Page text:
29 August 2010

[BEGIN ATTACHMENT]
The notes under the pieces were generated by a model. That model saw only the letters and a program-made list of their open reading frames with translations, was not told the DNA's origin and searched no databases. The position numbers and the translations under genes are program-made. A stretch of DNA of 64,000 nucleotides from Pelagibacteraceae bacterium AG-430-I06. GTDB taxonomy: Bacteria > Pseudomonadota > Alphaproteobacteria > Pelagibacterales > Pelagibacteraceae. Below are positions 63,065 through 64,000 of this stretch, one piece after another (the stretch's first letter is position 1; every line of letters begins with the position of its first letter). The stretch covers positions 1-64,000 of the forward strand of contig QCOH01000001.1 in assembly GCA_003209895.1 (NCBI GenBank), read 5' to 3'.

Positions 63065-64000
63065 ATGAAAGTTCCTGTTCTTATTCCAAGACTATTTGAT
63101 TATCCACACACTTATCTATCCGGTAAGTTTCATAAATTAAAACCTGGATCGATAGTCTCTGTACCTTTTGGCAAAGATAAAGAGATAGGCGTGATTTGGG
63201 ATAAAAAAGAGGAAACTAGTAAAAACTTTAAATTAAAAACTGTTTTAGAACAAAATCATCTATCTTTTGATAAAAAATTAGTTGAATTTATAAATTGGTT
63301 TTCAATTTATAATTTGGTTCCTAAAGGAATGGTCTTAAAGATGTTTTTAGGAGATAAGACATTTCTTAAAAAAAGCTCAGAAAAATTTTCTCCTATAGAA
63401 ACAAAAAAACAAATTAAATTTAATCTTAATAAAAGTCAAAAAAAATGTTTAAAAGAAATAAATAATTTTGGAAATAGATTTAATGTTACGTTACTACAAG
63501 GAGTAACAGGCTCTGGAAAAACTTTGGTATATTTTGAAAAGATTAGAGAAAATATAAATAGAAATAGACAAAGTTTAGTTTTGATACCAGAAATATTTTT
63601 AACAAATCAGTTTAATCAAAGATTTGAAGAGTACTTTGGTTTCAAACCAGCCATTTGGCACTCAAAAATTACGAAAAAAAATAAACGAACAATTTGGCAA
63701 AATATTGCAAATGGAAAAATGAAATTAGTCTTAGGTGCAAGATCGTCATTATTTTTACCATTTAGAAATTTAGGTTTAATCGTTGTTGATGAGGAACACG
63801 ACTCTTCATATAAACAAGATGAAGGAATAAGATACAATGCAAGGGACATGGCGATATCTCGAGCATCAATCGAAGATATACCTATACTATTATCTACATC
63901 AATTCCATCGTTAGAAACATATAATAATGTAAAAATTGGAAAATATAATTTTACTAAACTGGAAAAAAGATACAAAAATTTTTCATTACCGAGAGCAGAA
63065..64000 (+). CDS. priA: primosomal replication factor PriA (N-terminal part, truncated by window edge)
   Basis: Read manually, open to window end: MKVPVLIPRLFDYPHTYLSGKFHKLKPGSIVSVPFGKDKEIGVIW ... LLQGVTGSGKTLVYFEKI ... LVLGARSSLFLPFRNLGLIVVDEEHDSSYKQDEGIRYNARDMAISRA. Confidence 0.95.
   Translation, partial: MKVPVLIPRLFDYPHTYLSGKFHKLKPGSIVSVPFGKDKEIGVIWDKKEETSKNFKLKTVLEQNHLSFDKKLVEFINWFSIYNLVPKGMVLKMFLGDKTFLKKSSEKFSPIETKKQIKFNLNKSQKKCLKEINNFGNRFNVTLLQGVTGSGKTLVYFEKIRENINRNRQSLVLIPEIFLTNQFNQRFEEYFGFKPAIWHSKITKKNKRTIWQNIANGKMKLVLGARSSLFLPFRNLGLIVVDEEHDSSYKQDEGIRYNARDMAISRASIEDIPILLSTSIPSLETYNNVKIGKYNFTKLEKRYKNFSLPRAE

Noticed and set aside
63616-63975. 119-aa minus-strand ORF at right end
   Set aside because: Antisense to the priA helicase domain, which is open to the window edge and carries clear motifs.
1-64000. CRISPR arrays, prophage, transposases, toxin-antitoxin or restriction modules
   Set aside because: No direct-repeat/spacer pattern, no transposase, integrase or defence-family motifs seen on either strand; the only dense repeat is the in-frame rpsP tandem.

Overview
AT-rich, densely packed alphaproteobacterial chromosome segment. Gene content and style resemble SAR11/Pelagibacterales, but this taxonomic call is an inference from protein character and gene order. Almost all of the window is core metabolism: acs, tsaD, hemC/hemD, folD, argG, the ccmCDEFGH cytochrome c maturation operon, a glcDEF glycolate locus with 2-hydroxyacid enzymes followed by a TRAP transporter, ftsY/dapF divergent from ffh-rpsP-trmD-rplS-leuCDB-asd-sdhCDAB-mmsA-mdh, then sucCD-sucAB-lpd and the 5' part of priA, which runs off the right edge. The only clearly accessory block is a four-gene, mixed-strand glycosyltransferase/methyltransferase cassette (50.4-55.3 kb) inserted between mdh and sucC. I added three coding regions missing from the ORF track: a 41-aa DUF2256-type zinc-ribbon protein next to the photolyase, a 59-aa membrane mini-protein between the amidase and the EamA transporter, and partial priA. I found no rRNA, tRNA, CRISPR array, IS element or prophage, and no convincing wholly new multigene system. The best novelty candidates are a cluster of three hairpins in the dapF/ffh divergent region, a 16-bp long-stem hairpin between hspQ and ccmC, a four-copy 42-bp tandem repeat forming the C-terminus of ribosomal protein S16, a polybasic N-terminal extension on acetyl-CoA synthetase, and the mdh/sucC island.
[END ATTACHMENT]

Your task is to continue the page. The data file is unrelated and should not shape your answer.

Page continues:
It is one thing to show the tuba to be capable of more than what it is asked to do in the orchestra, but it is another thing entirely to show these capabilities to be useful. No matter how great the skill of future generations of tuba players, these generations will be stifled at every turn by any musical culture which places such disproportionate emphasis on 18th and 19th century orchestral repertoire. In order for their larger contributions to be acknowledged, those contributions must be valued, and in order for them to be valued, the musical styles and idioms in which they are made must be valued as well. The task of advocating for these new musical styles is both more vital and more arduous than that of advocating for one's instrument, yet it seems increasingly clear that the latter will not be accomplished before the former. The symphony orchestra repertoire is arguably the Western musical tradition's greatest contribution, but it has not, will not, and indeed cannot be the place where the tuba finds its voice as an equal instrumental partner in the contemporary musical landscape. That landscape will be shaped by a vast array of both traditional and experimental musical media, among them myriad settings to which the tuba has far more to offer than it does to the orchestra. Of course, any instrument has the most to offer to idioms which it helps to shape from the outset, and so the more tuba players who are active as creative voices rather than passive "musical instrument operators," the more prominent place the instrument will occupy in the future of music.